What is an Executive Summary?
An executive summary is the first section of a business plan and is generally considered the most important. Typically 2-4 pages long, the executive summary is often written last, after the entire plan has been finalized. The executive summary then covers the highlights of all the other sections.
The Role of an Executive Summary
In a business plan being used to pursue funding from banks, venture capitalists, or angel investors, an executive summary is designed to intrigue the reader. Its goal is to provide enough information that the reader will want to dig in and read all the specifics within the plan itself.
It is not an introduction. You do not want to write an executive summary that is a lead-in to the plan as a whole. It needs to be more of a highlight reel.
In business plans that are meant more as internal guides, the executive summary is a good place to state objectives and goals.
While there is no set format for a business plan, there are guides to make the task easier. However, there are certain topics that should be addressed in an executive summary, including:
- Business description – Right up front, make it clear what the business does and the types of products and services it offers. Who is the target market? What problem does the company’s offerings address?
- History – After leading with basic information about the company, it’s time for a little history lesson. More detail about when the business was started, by whom, what their backgrounds and roles are, where it is located, and where the business stands now should be shared.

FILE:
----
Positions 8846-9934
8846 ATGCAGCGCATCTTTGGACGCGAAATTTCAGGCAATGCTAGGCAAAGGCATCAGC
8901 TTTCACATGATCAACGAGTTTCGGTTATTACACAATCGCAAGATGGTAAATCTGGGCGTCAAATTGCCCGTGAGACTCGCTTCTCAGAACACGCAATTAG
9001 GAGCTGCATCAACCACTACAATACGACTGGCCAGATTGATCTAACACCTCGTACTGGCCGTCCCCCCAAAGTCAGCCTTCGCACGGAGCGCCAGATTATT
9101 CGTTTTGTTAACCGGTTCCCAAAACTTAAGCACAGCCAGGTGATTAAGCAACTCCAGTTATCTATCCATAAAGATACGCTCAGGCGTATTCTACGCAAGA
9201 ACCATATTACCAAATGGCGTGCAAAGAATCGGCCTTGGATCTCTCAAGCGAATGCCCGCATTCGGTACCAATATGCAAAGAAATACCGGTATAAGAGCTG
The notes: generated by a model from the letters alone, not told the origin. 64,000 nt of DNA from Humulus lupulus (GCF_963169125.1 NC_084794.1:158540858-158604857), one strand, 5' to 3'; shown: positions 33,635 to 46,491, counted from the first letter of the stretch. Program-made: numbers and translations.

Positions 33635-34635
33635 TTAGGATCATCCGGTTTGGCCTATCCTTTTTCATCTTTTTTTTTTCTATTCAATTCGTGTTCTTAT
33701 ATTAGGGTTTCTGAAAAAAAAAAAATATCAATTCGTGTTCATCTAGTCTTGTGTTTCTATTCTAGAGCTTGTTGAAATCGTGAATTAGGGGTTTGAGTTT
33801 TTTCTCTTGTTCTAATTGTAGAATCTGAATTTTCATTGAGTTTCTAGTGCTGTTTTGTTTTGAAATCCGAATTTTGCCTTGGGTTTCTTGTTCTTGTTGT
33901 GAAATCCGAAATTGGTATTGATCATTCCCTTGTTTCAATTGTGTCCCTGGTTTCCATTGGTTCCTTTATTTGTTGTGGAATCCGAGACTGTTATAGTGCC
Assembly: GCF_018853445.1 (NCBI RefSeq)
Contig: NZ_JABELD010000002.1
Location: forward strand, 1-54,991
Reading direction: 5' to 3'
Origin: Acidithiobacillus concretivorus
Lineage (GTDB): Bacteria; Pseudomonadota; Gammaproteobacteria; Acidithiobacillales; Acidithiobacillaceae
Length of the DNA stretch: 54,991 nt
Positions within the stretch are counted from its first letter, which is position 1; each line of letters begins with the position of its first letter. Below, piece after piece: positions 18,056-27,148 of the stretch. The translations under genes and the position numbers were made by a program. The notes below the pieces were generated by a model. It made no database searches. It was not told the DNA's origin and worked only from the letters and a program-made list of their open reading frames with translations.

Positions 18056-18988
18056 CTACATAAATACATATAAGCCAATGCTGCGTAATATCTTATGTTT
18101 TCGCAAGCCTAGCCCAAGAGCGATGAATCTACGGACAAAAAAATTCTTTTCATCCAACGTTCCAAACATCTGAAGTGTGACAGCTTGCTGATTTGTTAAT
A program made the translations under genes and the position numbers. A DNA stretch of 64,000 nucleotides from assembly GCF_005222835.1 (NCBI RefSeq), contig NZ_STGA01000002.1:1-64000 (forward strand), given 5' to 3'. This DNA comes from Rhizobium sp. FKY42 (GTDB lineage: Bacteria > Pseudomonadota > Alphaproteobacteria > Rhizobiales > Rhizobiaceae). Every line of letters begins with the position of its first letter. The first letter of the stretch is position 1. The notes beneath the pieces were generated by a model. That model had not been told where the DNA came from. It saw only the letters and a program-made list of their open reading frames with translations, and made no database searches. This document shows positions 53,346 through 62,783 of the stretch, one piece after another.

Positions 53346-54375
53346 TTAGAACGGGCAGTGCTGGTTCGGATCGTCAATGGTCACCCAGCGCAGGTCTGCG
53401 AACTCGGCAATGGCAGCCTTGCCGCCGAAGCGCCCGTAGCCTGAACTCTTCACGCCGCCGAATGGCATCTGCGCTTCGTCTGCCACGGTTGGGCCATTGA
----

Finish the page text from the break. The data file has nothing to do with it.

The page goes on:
- Achievements – Since this section is meant to focus on highlights, be sure and reveal its revenue growth rate, customer growth rate, and any relevant milestones that speak to the company’s rising success.
- Product or service description – One or two paragraphs of the executive summary should go into more detail regarding the company’s products and/or services, how they serve a need, what their competitive advantage is, and why demand is growing for them.
- Financial overview – If the plan is being used to solicit financing, this section is critical. It should have top line projections as well as a run-down of how much money is needed and how it will be used.
- Future plans – Where is the business headed? What expansion plans exist? What will it look like in 3-5 years? Those should all be addressed in the last paragraph or two of the executive summary.
At the conclusion of an executive summary, the reader should have a good sense of the type of business being described, its level of success so far, and what kind of money is needed for the company to ramp up its growth and expansion.